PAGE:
The 2019 Old House Trade Show is just one week away, so we’re sitting down with a few REALTORS® participating in the show to get their perspectives on working with historic homes—and to learn what buyers and homeowners might expect in the process of buying or selling an older home. Below, read our conversation with Town & Shore Associates, LLC, a local real estate brokerage and sponsor of the Old House Trade Show.
Landmarks: How is the sales process different when working with an older home?
Town & Shore: The transaction process for any residential property is generally the same, regardless of age, size or location. Prospective buyers of older homes often share the commitment to a philosophy of “stewardship” when buying older homes. When the Sellers and Buyers share this reality, the purchase and sale process benefits from shared perspectives and objectivity. In the case where older is not “historic”, the buying process will require a dedicated agent, one familiar with the importance of detailed inspections and local ordinance requirements.
Landmarks: Do you provide potential buyers with the history of the home?
Town & Shore: We attempt to thoroughly research all properties managed in either buying or selling residential properties. The older the home, the more likely historic information will be important in both presentation or buying scenarios. Providing as much historical information, as is reasonably accessible, from files found in the respective municipal and historic libraries as possible is critical. Developing a history of a property serves to add necessary understanding of the purchase decision, the immediate neighborhood and environs, while positioning the “uniqueness” of the property as a component of value.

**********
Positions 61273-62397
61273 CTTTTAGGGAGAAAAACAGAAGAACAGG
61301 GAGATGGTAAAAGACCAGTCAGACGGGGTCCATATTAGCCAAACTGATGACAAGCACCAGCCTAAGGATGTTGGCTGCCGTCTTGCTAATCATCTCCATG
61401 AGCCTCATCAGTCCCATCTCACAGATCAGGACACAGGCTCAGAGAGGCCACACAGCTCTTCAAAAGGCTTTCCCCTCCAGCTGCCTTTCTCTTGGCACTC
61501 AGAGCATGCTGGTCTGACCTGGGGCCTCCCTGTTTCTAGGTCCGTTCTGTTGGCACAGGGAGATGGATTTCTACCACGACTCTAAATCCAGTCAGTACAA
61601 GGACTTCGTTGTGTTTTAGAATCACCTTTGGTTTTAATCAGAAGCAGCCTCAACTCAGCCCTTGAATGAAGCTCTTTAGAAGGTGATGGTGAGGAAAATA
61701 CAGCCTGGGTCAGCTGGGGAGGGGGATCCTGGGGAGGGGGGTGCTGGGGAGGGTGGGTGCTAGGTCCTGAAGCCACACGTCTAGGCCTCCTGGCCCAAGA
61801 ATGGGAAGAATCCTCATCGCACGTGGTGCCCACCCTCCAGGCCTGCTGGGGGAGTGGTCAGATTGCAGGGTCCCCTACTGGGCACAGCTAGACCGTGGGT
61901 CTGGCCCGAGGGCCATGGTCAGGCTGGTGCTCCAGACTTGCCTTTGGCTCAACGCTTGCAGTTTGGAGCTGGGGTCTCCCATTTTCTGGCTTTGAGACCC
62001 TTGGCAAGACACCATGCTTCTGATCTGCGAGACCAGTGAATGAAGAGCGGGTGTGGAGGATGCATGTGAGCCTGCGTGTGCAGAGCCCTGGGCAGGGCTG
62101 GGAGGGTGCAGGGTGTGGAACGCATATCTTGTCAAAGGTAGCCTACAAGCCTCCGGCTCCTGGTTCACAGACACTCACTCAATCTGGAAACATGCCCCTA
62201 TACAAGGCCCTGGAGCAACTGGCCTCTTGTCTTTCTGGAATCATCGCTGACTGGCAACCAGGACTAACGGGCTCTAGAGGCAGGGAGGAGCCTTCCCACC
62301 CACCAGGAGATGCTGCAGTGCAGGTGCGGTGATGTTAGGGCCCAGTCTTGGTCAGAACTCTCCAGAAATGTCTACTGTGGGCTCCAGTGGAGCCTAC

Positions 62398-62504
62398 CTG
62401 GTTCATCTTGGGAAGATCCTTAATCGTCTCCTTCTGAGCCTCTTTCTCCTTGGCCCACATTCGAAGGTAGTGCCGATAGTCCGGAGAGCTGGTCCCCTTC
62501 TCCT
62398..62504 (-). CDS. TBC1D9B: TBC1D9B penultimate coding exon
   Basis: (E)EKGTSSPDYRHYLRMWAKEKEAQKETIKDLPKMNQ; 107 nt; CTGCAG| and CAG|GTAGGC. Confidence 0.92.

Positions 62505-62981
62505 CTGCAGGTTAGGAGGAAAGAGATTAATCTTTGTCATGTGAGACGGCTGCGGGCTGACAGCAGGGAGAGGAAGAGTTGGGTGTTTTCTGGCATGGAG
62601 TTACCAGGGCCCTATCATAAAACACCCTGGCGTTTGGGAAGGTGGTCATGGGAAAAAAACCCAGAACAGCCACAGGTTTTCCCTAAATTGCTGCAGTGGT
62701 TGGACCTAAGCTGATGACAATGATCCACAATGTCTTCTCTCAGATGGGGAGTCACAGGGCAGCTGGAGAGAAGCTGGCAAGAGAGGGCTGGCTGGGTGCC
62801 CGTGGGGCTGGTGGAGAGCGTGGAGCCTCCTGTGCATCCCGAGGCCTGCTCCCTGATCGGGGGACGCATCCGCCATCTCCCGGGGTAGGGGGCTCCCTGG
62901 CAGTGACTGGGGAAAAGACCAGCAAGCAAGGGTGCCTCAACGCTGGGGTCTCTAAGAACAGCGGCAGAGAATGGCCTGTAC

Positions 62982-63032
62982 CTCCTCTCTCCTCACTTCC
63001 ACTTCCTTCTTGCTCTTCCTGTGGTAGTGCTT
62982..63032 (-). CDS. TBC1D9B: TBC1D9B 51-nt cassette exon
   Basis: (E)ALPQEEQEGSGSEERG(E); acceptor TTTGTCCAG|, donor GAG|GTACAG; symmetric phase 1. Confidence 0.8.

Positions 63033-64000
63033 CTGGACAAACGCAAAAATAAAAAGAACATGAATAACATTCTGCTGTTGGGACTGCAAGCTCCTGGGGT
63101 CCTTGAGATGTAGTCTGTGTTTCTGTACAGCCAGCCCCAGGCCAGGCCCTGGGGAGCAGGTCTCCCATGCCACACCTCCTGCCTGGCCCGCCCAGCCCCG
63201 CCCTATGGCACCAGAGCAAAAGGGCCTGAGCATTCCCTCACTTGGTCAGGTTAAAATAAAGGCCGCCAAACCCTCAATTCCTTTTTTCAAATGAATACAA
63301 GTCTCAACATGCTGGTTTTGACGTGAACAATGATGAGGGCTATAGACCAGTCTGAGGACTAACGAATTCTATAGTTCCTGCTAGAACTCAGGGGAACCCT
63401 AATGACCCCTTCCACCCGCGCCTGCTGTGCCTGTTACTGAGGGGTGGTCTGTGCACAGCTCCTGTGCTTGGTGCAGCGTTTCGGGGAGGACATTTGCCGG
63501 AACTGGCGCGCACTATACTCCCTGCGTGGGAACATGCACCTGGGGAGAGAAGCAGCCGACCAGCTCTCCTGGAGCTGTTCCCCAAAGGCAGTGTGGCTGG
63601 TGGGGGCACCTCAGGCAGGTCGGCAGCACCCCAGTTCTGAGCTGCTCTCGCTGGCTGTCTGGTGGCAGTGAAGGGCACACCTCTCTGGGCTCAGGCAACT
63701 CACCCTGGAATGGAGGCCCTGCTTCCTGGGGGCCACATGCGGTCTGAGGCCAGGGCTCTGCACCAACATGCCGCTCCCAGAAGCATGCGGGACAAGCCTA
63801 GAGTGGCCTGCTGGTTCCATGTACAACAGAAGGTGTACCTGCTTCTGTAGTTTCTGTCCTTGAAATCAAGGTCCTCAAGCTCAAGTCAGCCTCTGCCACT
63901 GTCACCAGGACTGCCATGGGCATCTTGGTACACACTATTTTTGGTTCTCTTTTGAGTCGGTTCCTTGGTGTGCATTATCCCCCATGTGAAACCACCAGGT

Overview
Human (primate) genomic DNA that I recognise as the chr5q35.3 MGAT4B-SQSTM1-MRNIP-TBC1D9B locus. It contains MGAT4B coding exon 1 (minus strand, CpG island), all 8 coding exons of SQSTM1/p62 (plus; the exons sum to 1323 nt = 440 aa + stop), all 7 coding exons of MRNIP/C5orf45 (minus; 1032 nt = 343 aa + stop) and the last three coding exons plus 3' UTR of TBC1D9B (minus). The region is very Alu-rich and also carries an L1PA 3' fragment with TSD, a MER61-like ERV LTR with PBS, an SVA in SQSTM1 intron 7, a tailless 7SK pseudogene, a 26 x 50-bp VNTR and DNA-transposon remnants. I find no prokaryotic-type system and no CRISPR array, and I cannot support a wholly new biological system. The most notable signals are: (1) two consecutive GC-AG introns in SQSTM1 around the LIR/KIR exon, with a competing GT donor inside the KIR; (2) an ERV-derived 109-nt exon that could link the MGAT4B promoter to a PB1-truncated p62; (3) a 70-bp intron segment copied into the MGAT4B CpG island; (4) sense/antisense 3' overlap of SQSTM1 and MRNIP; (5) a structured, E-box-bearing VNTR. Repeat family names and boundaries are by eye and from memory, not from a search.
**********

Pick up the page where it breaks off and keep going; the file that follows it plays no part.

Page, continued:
Landmarks: Do you work with any interior designers to make the home ready for sale?
Town & Shore: When necessary, adding professional design perspective for presentation is invaluable. Cherished possessions and collections can add personality, but often benefit from a judicious editing. A simple rule of organization for those favorite living spaces: Clear horizontal surfaces render a room as organized. Orderly storage and garage areas speak to the stewardship and care of the owner.
Landmarks: How do the historic elements of the home influence the renovation process?
Town & Shore: Historic preservation often is controlled by local historic standards. The concept of changing or adjusting any exterior façade or historic detail that can be seen from a passing street may determine restoration/renovation decisions. Changes to interior spaces are normally determined by the aesthetic of the owner. We encourage maintenance and care for existing structural and design elements, including crown moldings, trim and cabinetry woodwork or plaster embellishments, electrical and structural elements.
Thank you, Town & Shore, for sharing your knowledge on the subject of buying and selling older homes. To learn more about the process of real estate as a buyer or homeowner, be sure to visit Town & Shore at the 2019 Old House Trade Show, coming up on March 30th and 31st in Portland.
Learn more about Town & Shore Associates, LLC at townandshore.com.